Twenty-one patients were included into the final group (Fig. 1) with an average follow-up of 45 months (range, 24–69 months). All 21 cases complained symptoms of ipsilateral hip pain, 20 of limited mobility, along with seven cases of locking episodes. Most commonly used terms to describe pain was swelling and dull, some of which accompanied with radiating pain of the ipsilateral thigh and knee. In the 21 patients, 20 (95.2%) were satisfied with the postoperative outcome. No complaining of pain was presented at the final follow-up except for 1 case. Range of motion was restored back to normal in 20 patients. Locking was gone in all patients. Limping was spotted in 19 out of 21 cases preoperatively, and all gained normal gait at the final follow-up except for one. Atrophy of gluteus medius muscle came up in 17 cases before operation, and only three remained at the final follow-up. FADDIR and FABER tested positive in 14 and 13 cases and were reduced to three and four cases respectively. VAS, ROM, mHHS, and iHOT12 score all improved significantly after the procedure (P < 0.001) (Table 1). There was one complication of continuous pain occurred. Ipsilateral hip pain still existed with limited mobility and limping. Atrophy of the gluteus medius muscle of the affected hip still existed after surgery, and there was little improvement of VAS, ROM, mHHS, and iHOT12 score. We contribute this to the late phase development and severe damage of cartilage (Outerbridge stage IV). Progression of arthritis was shown. This patient eventually ended up with total hip replacement. Two cases of residual loose bodies were identified on postoperative plain radiograph without associated symptom, and patients were satisfied with the outcome with no further consultation so far. No other common complications such as neurovascular injury, deep vein thrombosis, femoral head necrosis, and infection took place.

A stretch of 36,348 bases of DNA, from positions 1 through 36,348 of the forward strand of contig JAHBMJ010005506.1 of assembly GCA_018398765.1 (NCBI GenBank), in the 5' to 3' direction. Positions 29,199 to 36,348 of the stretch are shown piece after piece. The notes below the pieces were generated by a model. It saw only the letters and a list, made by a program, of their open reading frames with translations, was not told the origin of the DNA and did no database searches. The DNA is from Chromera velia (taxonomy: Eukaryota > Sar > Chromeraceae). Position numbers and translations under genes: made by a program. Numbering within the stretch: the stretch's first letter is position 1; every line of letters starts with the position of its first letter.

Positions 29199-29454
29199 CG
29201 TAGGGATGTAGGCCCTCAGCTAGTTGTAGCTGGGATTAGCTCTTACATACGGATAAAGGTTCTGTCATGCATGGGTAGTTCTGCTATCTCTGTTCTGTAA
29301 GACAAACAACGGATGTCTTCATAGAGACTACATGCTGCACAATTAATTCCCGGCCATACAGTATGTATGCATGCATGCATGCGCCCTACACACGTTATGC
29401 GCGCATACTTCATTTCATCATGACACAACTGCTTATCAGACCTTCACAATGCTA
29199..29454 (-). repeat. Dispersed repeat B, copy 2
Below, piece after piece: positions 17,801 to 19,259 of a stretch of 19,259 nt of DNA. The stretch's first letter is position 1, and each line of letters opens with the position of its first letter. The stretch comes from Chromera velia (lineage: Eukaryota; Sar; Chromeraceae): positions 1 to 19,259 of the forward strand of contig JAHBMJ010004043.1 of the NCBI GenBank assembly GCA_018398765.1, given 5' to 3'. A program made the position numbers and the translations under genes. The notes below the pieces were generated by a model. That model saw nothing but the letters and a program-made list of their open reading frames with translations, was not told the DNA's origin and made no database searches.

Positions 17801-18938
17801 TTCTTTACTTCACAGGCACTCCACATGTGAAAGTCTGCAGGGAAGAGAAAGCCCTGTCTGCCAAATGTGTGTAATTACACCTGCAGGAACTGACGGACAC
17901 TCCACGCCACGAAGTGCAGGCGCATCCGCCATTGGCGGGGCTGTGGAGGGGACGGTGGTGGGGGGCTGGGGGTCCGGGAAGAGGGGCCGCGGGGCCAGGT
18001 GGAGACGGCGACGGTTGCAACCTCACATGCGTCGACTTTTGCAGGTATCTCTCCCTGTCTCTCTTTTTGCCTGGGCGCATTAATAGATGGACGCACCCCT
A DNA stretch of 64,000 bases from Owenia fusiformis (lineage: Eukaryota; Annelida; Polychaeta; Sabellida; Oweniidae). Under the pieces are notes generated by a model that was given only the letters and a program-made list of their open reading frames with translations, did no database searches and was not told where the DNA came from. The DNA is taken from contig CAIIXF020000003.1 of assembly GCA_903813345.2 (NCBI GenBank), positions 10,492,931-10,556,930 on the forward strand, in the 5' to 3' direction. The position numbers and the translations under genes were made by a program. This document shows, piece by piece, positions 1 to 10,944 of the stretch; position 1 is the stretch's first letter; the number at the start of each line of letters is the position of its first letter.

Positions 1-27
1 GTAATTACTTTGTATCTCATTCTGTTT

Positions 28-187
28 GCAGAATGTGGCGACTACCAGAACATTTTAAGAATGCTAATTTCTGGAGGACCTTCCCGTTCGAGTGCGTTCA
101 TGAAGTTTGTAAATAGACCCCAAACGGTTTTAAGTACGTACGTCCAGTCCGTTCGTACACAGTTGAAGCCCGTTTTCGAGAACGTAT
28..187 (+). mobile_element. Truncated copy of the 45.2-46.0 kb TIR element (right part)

Fig. 1
figure 1

Flowchart of the enrollment of patients. Twenty-one patients included into the final group

Table 1 Comparison of clinical outcomes and range of motion

Pre-operative radiographic findings

Most cases (20 cases) presented with osteoarthritis of the affected hip in plain radiograph pre-operatively (Table 2), and all showed improvement in the post-operative plain radiograph at the final follow-up except for one case. Loose bodies could be identified in most cases (18 cases) on plain radiograph. The most typical presentation manifested as cloudy shadow around hip joint + with distinct ossified borders of each individual intra-articular radiopaque loose bodies (Fig. 2). Additional CT was needed in a rare condition (Fig. 2). Three cases of atypical radiological appearance of loose bodies with one large and unified fragment with ossified border detached from the acetabulum were identified (Fig. 5a). The fragment shares the same concavity with the acetabulum, making it easy to be dismissed. CT and MRI performance were all in consistency with radiograph appearance (Fig. 5b, c). Two cases with negative plain graphs were confirmed by MRI. Cam- and Pincer-type FAI were identified on the plain radiograph with bony hyperplasia at the junction of femoral head and neck and overcoverage of the acetabulum. All cases presented with synovial thickening and joint effusion on preoperative MRI. Labrum abnormality was presented in all cases, with 18 tear and 3 degeneration, detected on MRI. One patient with unspecific symptoms demonstrated both negative plain graph and MRI until non-ossified loose bodies were seen under arthroscopy. MRI was not performed as a routine postoperatively. At the final follow-up, most cases were absent of loose bodies (Fig. 2) except for two.

Table 2 Pre-operative radiographic findings
Fig. 2
figure 2

Anterior-posterior plain radiograph and CT scan at pre-operation and the final follow-up. Red circles indicate losse bodies

Arthroscopic findings